The Subcommittee on Elections of the Committee on House Administration (“House Elections Committee”) is scheduled hold an oversight hearing on the Federal Election Commission on November 3, 2011.  The link to the House Elections Committee webpage announcing the hearing can be found here.

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“Political Advertising Data May Go Online”

Politico reports that the station information regarding political advertising may soon be available online.  This has the potential to be an interesting development since it will make it easier for candidates, political parties, and outside groups to monitor everyone’s media buys.

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“Presidential Campaigns Seek Fundraising’s Holy Grail: Mobile Donations”

The Huffington Post reports on the latest efforts to develop a platform that will permit campaigns to receive contributions via a contributor’s mobile device.

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“ICANN Facing Growing Pressure Over New Domain-Name Plan”

National Journal reports on the push back by the business community regarding ICANN’s plan to expand the number of available domain names.

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“Rules of the Game: Super PACs Multiply, Head To Hill”

Eliza Carney remains concerned about Super PACs and their role in the 2012 election.

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“Campaigns Make Cash Off Donor Contact Information”

Roll Call reports on list rental income received by many federal campaigns.

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“Ex-McCain Lawyer: Barack Obama ‘Mugged’ John McCain in 2008”

Politico provides further evidence that the pro-regulation community is losing patience with Obama administration.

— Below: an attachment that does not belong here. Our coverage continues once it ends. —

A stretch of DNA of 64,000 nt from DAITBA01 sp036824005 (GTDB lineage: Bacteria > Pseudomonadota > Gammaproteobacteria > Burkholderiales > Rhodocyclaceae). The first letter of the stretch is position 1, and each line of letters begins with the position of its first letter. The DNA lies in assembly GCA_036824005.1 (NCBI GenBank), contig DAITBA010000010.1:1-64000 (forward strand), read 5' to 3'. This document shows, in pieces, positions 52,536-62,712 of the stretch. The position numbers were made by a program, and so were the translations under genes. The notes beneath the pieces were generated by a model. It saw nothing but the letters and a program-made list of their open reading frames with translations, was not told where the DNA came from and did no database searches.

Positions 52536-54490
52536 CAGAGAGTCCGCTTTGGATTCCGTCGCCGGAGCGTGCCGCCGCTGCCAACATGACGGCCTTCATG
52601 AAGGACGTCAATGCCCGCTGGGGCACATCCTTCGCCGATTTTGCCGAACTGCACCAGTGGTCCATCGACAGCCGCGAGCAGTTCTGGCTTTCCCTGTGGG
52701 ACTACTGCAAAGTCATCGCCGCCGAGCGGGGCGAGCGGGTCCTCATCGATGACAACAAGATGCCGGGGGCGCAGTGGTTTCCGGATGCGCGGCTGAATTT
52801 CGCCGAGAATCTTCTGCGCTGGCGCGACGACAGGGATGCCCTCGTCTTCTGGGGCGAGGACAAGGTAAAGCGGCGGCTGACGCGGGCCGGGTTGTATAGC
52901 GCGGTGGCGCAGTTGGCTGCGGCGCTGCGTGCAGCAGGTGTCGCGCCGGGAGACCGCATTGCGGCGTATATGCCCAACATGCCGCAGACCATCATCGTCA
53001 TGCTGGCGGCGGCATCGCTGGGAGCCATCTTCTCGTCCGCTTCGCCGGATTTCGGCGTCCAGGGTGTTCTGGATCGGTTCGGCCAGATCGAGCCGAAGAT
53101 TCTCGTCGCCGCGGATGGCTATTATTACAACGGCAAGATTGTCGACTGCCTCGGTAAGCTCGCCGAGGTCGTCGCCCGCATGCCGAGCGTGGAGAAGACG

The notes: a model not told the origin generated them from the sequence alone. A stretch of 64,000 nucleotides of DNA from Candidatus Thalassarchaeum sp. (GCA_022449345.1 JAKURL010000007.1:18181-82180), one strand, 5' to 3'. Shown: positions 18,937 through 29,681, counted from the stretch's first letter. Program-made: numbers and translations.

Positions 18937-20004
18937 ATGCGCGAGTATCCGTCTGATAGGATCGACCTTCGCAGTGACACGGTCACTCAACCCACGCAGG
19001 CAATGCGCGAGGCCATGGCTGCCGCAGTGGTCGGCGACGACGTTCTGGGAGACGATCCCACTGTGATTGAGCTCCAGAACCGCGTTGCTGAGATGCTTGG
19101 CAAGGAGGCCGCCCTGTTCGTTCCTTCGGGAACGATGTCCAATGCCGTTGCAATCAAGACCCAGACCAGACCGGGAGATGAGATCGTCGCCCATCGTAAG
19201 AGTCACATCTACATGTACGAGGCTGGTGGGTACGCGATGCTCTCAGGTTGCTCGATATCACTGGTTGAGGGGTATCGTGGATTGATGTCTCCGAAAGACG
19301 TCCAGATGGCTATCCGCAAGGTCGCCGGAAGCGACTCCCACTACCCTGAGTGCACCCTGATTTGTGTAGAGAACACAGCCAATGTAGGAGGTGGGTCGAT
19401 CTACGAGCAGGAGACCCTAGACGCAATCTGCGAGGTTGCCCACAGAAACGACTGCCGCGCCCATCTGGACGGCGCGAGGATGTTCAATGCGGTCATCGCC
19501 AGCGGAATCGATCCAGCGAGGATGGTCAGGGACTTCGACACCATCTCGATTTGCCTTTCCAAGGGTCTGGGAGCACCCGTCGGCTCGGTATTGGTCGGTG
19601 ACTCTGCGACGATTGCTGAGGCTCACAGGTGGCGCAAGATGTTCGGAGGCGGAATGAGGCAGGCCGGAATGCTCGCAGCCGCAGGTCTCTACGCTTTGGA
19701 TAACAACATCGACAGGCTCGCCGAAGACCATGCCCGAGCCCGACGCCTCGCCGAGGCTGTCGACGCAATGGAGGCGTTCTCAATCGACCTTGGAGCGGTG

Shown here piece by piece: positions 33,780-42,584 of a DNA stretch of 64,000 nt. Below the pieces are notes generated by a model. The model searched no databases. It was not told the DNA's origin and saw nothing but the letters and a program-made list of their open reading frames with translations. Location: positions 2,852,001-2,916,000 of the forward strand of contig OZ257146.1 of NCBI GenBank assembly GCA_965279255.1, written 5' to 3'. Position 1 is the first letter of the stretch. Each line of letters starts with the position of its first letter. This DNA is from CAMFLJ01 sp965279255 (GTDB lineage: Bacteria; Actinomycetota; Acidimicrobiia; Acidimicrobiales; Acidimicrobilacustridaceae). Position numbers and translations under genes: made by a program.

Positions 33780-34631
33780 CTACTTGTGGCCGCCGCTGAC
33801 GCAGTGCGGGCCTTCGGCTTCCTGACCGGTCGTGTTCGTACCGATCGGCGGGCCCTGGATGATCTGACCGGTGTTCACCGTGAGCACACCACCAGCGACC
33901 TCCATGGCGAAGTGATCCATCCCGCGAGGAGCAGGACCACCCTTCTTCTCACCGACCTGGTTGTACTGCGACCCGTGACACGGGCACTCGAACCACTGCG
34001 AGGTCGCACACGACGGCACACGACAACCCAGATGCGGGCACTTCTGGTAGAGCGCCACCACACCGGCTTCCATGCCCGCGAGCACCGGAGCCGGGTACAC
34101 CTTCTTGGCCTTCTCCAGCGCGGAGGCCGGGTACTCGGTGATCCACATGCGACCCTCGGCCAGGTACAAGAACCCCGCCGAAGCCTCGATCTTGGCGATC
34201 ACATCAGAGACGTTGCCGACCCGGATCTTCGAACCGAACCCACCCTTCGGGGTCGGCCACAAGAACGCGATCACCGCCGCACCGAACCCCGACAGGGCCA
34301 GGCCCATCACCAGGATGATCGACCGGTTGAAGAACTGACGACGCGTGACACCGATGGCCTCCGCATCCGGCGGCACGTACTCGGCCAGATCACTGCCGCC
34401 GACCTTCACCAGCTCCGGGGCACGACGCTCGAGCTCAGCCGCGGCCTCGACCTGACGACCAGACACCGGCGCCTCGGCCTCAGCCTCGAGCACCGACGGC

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“The G.O.P.’s Very Rapid Response Team”

The New York Times reports on the latest developments in the political messaging wars.

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FEC Data Update

The Federal Election Commission (“FEC”) made some substantial improvements to its website.  Among the improvements are lists from the Press Shop on various topics such as each individual who filed a statement of candidacy for President of the United States, and other types of political committees that recently registered with the FEC.  Listed below are links to a few of the lists:

New Statement of Organization (FEC Form 1) Filers

2012 Presidential Statement of Candidacy (FEC Form 2) Filers

2012 Independent Expenditure Filers

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FEC News Update

The Federal Election Commission’s Weekly Digest for the week of August 8-12, 2011 is available here.

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Republican FEC Commissioners Release Statement Of Reasons On Citizens United Rulemaking

The statement can be found here.